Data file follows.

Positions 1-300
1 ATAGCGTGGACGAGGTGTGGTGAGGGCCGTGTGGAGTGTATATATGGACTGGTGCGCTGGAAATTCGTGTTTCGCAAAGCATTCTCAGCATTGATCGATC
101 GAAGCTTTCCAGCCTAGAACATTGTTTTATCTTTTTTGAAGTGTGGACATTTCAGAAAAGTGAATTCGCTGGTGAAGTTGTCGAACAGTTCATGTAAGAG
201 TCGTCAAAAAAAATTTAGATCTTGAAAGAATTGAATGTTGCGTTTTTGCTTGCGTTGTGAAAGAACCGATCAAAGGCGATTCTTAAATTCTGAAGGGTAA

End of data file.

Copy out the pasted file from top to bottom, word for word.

Positions 1-300
1 ATAGCGTGGACGAGGTGTGGTGAGGGCCGTGTGGAGTGTATATATGGACTGGTGCGCTGGAAATTCGTGTTTCGCAAAGCATTCTCAGCATTGATCGATC
101 GAAGCTTTCCAGCCTAGAACATTGTTTTATCTTTTTTGAAGTGTGGACATTTCAGAAAAGTGAATTCGCTGGTGAAGTTGTCGAACAGTTCATGTAAGAG
201 TCGTCAAAAAAAATTTAGATCTTGAAAGAATTGAATGTTGCGTTTTTGCTTGCGTTGTGAAAGAACCGATCAAAGGCGATTCTTAAATTCTGAAGGGTAA